MILWAUKEE -- The Brewers matched the best start in franchise history with a 4-2 win over the Astros on Tuesday night, continuing a stint of stellar play that began when all-time saves leader Trevor Hoffman took his spot at the back end of their bullpen. Coincidence? Starter Dave Bush doesn't think so. "He shortens the game to eight innings," said Bush (3-0), who handled the first six on Tuesday. "That makes a big difference."
Hoffman, who missed most of April with a rib-cage injury, continued to make up for lost time, working his sixth consecutive 1-2-3 inning to extend Milwaukee's winning streak to seven games. The Brewers have won 21 of their past 26 games to improve to 25-14 this season, equaling the 2007 club for the best 39-game start since the franchise started play as the Seattle Pilots in 1969. Prince Fielder and Ryan Braun scored two runs apiece and J.J. Hardy hit a pair of RBI singles, including one in the sixth that snapped a 2-2 tie. Bush worked six innings for his fourth consecutive quality start, and relievers Carlos Villanueva and Todd Coffey pitched a scoreless inning apiece to bridge the gap to Hoffman, who is 10-for-10 in save chances while putting up numbers worthy of a video game. Hoffman has retired 19 consecutive batters and 23 of the past 24 hitters he's faced since April 30, the only hit an infield single by Pittsburgh's Nate McLouth. Hoffman has gone three-up, three-down in six straight appearances, seven of his past eight and nine of 11 this season. He recorded his first two outs Tuesday on two pitches -- both fastballs -- and needed only eight total pitches to retire the side. Hoffman has yet to throw more than 17 pitches in an inning. "Everybody in the bullpen has benefited from him being there," Villanueva said, "even though he's only there for three innings every day." That's because of Hoffman's complicated pregame routine, just part of the workday for a 41-year-old who has been pitching the game's most stressful inning for 16 years. His postgame routine is just as extensive, meaning Hoffman is still in the training room more than an hour after the game, long after the reporters and teammates have left. "He's like another coach, a coach that is doing a great job for us right now," said Villanueva, who pitched a 1-2-3 seventh inning a day after throwing 30 pitches over two scoreless innings in St. Louis. "I'm not saying that because he's old, but because of the wisdom he brings to us." Manager Ken Macha is only worried about the arm. So far, he likes what he sees. "My job now is to get us from when the starter is out of the game to Hoffman. That's the maneuvering I have to do," Macha said. "Once you get the closer in there, you've done your job for the day." The Brewers have been getting the ball to Hoffman a lot. But unlike the 2007 club, this one had to dig out of an early hole, falling to 4-9 with a loss in Philadelphia on April 21, while Hoffman was making the first of his two outings at Triple-A Nashville. He returned to active duty a week later. Since that loss in Philadelphia, the Brewers are 21-5, the best mark in baseball. They have climbed from the National League Central cellar to a first-place perch, three games ahead of the Cubs and Cardinals. "It's confidence," Hardy said. "We're coming out and we expect to win every game. Right now, we're playing good baseball. The pitching is keeping us in the game." Bush held Houston to two runs on seven hits while working around a walk and two hit batsmen, but he had to work. The Astros moved at least one runner into scoring position with fewer than two outs in four of Bush's six innings. "That was not very pretty, other than the result," Bush said. "It's gratifying because of that. I did not feel very good, and I had a lot of tough innings." They took a 1-0 lead against Bush in the first inning when Kazuo Matsui doubled, moved to third on a bunt single and scored on a botched rundown. But Bush recovered to retire Carlos Lee on a double-play grounder and Miguel Tejada on a bouncer back to the mound. "That first inning could have been a lot worse," Hardy said. "But Bushy got out of it and kept us right there." The Brewers scored two runs in the fourth inning for a 2-1 lead, but Bush surrendered a run in the fifth, when Astros reliever Russ Ortiz (2-2), who replaced an injured Mike Hampton, belted the first pitch he saw for a solo home run. It was Ortiz's first since July 2003. That one came against the Astros. The Brewers answered right back. Braun and Fielder drew successive walks leading off the sixth. Ortiz retired Mike Cameron on a popup behind first base before Hardy singled sharply to right field, scoring Braun just ahead of Hunter Pence's throw. Fielder moved to second on the hit and then to third on Mike Rivera's single before scoring an insurance run on Casey McGehee's sacrifice fly in his first career at-bat with the bases loaded. "Our offense, I would describe as 'workmanlike,'" Macha said. "We continue to work the pitchers." The Brewers worked five walks against the Astros, and three of those runners scored. The bullpen took it the rest of the way. "We know we have a solid team," Bush said. "We knew that at the beginning of the year when we weren't playing very well."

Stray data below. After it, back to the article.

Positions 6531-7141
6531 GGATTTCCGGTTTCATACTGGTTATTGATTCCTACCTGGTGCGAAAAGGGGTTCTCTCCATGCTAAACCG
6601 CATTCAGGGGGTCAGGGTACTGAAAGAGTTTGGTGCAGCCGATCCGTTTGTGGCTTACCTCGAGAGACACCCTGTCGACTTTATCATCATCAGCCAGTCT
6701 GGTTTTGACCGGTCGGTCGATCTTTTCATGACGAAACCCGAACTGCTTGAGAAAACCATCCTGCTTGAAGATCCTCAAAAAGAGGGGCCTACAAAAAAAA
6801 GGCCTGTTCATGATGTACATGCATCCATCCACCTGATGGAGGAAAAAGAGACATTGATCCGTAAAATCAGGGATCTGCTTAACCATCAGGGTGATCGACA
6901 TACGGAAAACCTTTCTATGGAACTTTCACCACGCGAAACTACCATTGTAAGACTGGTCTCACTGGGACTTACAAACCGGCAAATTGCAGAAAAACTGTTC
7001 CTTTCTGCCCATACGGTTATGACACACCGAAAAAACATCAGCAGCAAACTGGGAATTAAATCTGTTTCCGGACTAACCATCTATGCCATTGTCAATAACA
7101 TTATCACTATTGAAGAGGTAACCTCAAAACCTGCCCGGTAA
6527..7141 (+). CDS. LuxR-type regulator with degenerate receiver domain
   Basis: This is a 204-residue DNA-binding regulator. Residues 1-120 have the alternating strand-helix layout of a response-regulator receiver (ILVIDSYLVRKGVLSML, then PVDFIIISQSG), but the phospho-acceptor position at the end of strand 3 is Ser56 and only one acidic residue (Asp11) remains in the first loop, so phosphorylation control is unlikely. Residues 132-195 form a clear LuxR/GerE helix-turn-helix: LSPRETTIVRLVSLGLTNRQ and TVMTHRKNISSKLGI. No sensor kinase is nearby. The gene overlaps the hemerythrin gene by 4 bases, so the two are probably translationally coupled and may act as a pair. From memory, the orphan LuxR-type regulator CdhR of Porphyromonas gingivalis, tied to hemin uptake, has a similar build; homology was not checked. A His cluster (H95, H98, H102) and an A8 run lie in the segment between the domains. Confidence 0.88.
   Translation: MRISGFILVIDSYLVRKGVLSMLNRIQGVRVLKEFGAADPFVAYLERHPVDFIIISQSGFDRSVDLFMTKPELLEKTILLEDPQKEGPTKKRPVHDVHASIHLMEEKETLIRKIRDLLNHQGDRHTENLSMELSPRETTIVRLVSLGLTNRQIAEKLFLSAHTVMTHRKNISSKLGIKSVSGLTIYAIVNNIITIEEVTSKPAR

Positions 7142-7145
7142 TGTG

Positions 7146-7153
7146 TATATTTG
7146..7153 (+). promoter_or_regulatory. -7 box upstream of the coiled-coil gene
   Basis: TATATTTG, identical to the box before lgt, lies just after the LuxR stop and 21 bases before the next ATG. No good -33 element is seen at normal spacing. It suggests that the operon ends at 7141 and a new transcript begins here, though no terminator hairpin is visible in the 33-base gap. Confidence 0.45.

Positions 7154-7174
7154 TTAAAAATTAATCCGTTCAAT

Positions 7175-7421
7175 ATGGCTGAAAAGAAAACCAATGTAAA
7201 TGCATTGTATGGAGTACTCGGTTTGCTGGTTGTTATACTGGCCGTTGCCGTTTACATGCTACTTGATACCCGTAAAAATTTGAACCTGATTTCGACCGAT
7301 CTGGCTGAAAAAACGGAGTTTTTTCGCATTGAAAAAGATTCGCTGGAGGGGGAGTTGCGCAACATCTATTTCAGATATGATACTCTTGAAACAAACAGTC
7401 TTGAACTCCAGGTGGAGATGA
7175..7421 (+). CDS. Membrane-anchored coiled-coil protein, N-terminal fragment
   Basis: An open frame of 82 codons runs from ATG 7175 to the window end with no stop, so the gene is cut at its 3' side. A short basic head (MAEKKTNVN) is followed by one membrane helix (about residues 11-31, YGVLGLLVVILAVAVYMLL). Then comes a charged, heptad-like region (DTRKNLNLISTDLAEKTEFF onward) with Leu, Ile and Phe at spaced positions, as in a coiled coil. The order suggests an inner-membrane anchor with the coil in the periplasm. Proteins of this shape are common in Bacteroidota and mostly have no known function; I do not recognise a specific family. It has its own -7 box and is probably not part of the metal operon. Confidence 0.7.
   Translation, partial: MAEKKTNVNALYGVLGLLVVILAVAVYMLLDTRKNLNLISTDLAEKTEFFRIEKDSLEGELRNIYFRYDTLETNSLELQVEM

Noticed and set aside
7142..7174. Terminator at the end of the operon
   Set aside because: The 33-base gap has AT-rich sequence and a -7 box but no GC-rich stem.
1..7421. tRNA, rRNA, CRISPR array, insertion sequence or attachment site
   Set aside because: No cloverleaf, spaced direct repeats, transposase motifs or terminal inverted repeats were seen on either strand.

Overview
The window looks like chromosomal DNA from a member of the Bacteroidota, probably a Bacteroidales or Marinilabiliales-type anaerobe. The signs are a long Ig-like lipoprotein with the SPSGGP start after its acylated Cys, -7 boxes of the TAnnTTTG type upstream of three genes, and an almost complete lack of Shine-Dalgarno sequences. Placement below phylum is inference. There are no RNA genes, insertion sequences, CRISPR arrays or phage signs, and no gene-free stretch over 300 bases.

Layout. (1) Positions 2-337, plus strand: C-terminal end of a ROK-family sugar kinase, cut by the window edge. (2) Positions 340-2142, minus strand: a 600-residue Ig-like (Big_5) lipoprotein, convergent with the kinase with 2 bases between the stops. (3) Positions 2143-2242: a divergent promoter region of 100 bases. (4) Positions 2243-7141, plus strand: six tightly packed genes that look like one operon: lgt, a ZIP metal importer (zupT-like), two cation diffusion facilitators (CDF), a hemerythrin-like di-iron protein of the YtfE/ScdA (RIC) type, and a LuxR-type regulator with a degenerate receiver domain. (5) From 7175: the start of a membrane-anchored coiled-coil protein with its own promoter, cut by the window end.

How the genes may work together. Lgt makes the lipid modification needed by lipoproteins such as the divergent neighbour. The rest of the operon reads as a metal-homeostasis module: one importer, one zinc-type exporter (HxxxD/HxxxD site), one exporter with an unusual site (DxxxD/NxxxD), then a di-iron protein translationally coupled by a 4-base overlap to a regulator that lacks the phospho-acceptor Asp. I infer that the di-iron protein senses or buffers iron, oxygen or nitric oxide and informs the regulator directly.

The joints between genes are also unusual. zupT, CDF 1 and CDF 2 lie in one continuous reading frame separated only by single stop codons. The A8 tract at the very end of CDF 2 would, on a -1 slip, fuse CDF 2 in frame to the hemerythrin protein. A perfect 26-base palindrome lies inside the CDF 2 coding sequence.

Adam McCalvy is a reporter for MLB.com. This story was not subject to the approval of Major League Baseball or its clubs.